Jokes are all fine and fell, but the men profiled in the film The Immortalists are deadly serious (pardon the pun) about the idea of not just extending human life, but reversing aging itself. It sounds like science fiction, believing that the Fountain of Youth is a daily pill that’s 10-15 years away from being in our medicine cabinets, but if sheer passion in excess was the only thing needed for massive paradigm changes in science, the two researchers profiled in this documentary would have already succeeded by now.
On the one hand, there’s Aubrey de Gong, “the Crusader.” He’s an English biogerontologist, which from what I gather, means he studies the effects of aging. To put it simply, Aubrey’s research says that cells collect “garbage” over time that reduce their efficiency and cause aging, and just as you wouldn’t let garbage pile up in your house because its unhealthy, we should treat our cells the same way with a solution he calls SENS. A tall, thin man with longing greying hair and a shaggy bird, Aubrey has the quality of someone who looks like they’ll probably outlive us all, despite the outcome of his research.
Although his research goes along the same lines, American researcher Bill “The Marathon Man” Andrews is the opposite of Aubrey in that he’s what you’d call a “health nut.” He’s also an avid marathon runner, hence the “Marathon Man” nickname. Bill’s research concerns the telomere on chromosomes, what he calls the tips to the shoelaces. The telomeres divide as we age, so essentially our cells know how old they are, and Bill is working to fine a way to promote regeneration to the telomere to de-age us.
Aubrey and Bill are essentially the odd couple of the immortal sciences, and that’s a lot of fun to play off of considering that the film’s got some really heady techno-babble in it. Of course, I’m no scientist, but I have been watching a lot of Cosmos on Fox, and to my novice ears, it certainly sounds like the duo are on to something, scientifically speaking. There are doubters, and some people interviewed point out that there’s always been “snake oil salesmen” who said that they’ve got the cure what ails you, but it’s unfair to say that Aubrey and Bill are selling snake oil. Thankfully, the film finds ways to introduce a healthy sense of scepticism.
Where The Immortalists loses me is when someone brings up the coming “nanotech revolution.” Anyone who’s seen the recent Johnny Depp film Transcendence may roll their eyes at the mention of the magical effect of nanites, and while I expect a scientist to know more about science than Hollywood producers and screenwriters, you start to see where the idea of a miracle drug that cures aging starts to wane.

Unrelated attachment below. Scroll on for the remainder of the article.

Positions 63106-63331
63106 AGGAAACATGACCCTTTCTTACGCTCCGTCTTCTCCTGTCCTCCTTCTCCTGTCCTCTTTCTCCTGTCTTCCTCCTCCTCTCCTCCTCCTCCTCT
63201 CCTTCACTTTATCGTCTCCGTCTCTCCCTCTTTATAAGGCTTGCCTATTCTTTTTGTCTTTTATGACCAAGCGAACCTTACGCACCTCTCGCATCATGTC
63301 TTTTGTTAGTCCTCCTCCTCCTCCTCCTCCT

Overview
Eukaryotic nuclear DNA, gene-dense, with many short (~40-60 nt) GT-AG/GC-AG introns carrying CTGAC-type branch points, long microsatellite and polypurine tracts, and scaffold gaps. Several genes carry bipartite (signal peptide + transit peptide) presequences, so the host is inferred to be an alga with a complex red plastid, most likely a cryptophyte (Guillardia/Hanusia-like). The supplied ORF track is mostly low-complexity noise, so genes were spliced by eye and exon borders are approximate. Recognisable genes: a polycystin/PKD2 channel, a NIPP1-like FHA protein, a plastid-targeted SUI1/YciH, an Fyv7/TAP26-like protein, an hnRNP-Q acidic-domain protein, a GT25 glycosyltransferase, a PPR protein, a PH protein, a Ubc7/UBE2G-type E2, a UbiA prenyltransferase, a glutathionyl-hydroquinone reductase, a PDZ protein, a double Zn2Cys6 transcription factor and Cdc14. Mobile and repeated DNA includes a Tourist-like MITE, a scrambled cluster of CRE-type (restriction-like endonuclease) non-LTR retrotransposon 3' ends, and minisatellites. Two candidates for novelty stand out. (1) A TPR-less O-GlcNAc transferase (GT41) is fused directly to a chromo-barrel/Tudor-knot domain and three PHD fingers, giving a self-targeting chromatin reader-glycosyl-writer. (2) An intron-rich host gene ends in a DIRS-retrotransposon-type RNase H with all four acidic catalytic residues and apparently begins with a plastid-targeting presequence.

For me, personally, one of the things I found lacking in the film was not an answer to whether or not we can, but rather, whether or not we should. With the crème de la crème of healthcare already being the prevue of the wealthy, is it not possible that the miracle cure to aging would mean a society where the poor get old and frail while the rich stay forever young and vital? At one point in the film, Aubrey debates with a colleague, Colin Blakemore, about the merits of immortality. Blakemore is obviously against it, a symbol of what Aubrey calls the old guard, but the audience, many of whom were young students, seems to go with mortality at the end of their debate.
Obviously, The Immortalists doesn’t settle the question of whether or not we can all be immortal in our lifetime. For the purposes of this documentary, though, I don’t think it matters. The topic provides enough interesting insights into science itself to keep things engaging. Most notable is the notion that there are legitimate and accomplished scientists chasing fantasy in an effort to create reality and make actual progress in explaining something like how we can be immortal. Yes, science is now working around the edges of the impossible, and that in itself is very exciting.
The other thing that works quite well here is that Aubrey and Bill are wonderful, and wonderfully different, characters to follow around in the pursuit of the impossible. The Immortalists is so named because it’s about the dreamers, and not necessarily about the dream. We may never get to immortality, but scientists like Aubrey and Bill are pushing the boundaries and testing our very notions about nature. And sometimes in science, and in filmmaking, that’s more important than the accomplishment itself.
Though it may not answer all of the tough questions, The Immortalists is still an engaging documentary with two subjects who are a lot of fun to follow around.
The Immortalists Review